No one wants to leave behind long, bitter and expensive litigation when they die. While having a will is a good place to start, there is more you can do to decrease the likelihood that your family will take to the courtroom after you depart. This article contains a few tips to protect your estate from lawsuits.
1. Have a Valid Will
To protect your estate, the first step is to have your will drafted by someone who knows what they are doing. Using a do-it-yourself will kit is asking for trouble; the law surrounding wills and estates in British Columbia is complex and it is changing. You should be consulting professionals who are familiar with the landscape. A valid will must be in the correct form and must be properly witnessed. Once the will is signed and witnessed, do not alter it. Don’t unstaple it, don’t cross anything out or write in changes and don’t attach additional pages. It is possible to make changes to a will, but there are very specific rules to follow. You also want to make sure you don’t accidentally revoke your will or parts of your will; for example, by getting married or divorced.
2. Have a Will That is Easy to Find
The next step is to make sure people know you have a will and make sure they can find your most recent will. You can do this by storing the will in a safe, and preferably fireproof, place and registering the will with the Vital Statistics Agency in the B.C. Wills Registry. Once you pass away, your family will be able to search the Wills Registry, which will tell them the date and the location of your will.
3. Understand What Your Will Does
Make sure you know what does and does not pass under your will when you die. Do you own a piece of real estate, or does your holding company own the property? If you have designated beneficiaries named on your bank accounts with your financial institution, those accounts will likely not pass under your will either. Property and assets owned jointly, for example, houses or cars, will likely not be dealt with under your will. Joint ownership is a tricky issue that can cause unforeseen results and that is often the subject of estate litigation. Estate planning involving joint tenancies should be done with careful consideration.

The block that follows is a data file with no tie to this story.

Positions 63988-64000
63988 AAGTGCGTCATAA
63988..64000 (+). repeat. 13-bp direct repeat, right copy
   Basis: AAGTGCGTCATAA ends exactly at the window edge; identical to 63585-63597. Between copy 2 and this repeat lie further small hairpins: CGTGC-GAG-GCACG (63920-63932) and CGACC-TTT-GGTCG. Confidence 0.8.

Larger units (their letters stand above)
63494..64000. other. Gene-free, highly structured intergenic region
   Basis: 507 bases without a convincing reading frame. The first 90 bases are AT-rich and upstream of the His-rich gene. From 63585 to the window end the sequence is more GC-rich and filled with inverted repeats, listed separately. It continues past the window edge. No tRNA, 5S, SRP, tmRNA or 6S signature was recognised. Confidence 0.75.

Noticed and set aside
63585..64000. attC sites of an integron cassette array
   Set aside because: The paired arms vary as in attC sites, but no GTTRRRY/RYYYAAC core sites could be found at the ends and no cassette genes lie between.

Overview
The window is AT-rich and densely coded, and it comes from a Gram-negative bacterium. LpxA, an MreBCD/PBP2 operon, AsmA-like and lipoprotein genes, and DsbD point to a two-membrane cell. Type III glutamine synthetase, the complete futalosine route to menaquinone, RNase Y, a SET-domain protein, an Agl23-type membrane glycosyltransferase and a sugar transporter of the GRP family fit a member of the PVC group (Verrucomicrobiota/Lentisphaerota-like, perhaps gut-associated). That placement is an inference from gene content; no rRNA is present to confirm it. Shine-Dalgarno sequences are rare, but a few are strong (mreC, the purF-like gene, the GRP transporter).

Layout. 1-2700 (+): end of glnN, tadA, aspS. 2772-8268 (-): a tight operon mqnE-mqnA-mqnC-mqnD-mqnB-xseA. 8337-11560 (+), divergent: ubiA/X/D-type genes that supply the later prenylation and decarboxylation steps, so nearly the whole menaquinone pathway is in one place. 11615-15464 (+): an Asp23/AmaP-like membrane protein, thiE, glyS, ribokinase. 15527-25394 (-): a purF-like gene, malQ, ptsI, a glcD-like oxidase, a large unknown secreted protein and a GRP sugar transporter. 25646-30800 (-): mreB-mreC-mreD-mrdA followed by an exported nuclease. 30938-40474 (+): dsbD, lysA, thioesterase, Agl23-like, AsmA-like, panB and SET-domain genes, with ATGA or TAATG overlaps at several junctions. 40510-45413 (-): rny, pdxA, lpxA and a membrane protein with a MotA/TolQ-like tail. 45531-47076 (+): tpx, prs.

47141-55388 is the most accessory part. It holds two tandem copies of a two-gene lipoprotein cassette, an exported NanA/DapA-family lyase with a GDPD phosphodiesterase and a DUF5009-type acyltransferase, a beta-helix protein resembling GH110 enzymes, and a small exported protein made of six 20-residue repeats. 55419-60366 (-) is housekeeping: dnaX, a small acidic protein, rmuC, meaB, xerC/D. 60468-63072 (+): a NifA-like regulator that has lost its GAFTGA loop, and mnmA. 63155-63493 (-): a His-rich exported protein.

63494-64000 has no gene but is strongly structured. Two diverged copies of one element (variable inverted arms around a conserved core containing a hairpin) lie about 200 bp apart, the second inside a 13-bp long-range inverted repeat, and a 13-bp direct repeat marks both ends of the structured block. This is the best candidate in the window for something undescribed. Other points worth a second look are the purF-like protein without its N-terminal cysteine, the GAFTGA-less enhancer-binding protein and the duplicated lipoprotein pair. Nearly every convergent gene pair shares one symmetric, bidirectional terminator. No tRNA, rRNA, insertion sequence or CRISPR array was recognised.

4. Be of Sound Mind
A key requirement for a valid will is that you are of sound mind when you make it, so make sure there is proof that you had all your marbles when you wrote the will. Hiring a lawyer is helpful here as they are trained to take and keep careful notes regarding the mental capacity of a will-maker. Some people get letters from their family doctor, but even a doctor’s assessment may not prove you had the capacity to write a will if there is any doubt.
Whether or not you have the capacity to write a will is a legal test, not a medical test. Not all doctors are familiar with the test, and the courts don’t always put a lot of weight on a doctor’s evidence. A good rule of thumb is to do your will early; don’t wait until you are on your deathbed.
5. Have a Will That is Hard to Vary
In B.C., the Wills Variation Act allows your spouse or children to have a will varied if it does not provide adequately for them. If you avoid unequal treatment in your will, you may be able to reduce any feelings that one child was treated unfairly. If everyone is treated equally, it is harder to argue that one child deserves a bigger share than another.
Equal treatment can be a tricky exercise if you have a blended family. You should put careful thought into how you will treat step-children and new spouses in your will. You may want to consider using a trust, and it is often a good idea to consider having a marriage agreement that spells out what sort of claim your current spouse will have against your estate.
6. Leave a Paper Trail
If you are going to treat a child differently, in any way, be sure to leave behind clear evidence of why you have made that choice. This explanation should be carefully written to address the relevant legal factors that a judge would consider when making their judgment. You should also leave detailed evidence, in writing, of any loans or gifts that you have made to children during your lifetime. If you are transferring your family business to one child and not all your children, you should do it by the book; consider selling the business to them under a clear written contract.
7. Choose Your Executor Carefully
Your choice of executor is very important. You should choose an executor that has some understanding of your assets and the sophistication to wind them up. Your executor will have to deal with and account to all of your beneficiaries, so choose someone who will be able to get along with everyone. Consider appointing an impartial executor who does not stand to inherit anything. Naming one child over the others can often lead to hard feelings and accusations of unfair dealing, and naming all of your children as joint executors can often lead to disagreements and stalemates.
8. Lay it all Out
The best plan is to start early and be as transparent as you can with your last wishes. Consider sitting down with your family now and explaining your final wishes in front of everyone. Often, when people are shocked by the contents of a will, they are more likely to believe that it was written under coercion or when the will-maker was not of sound mind. Your family will hopefully be less likely to dispute something that came straight from the horse’s mouth.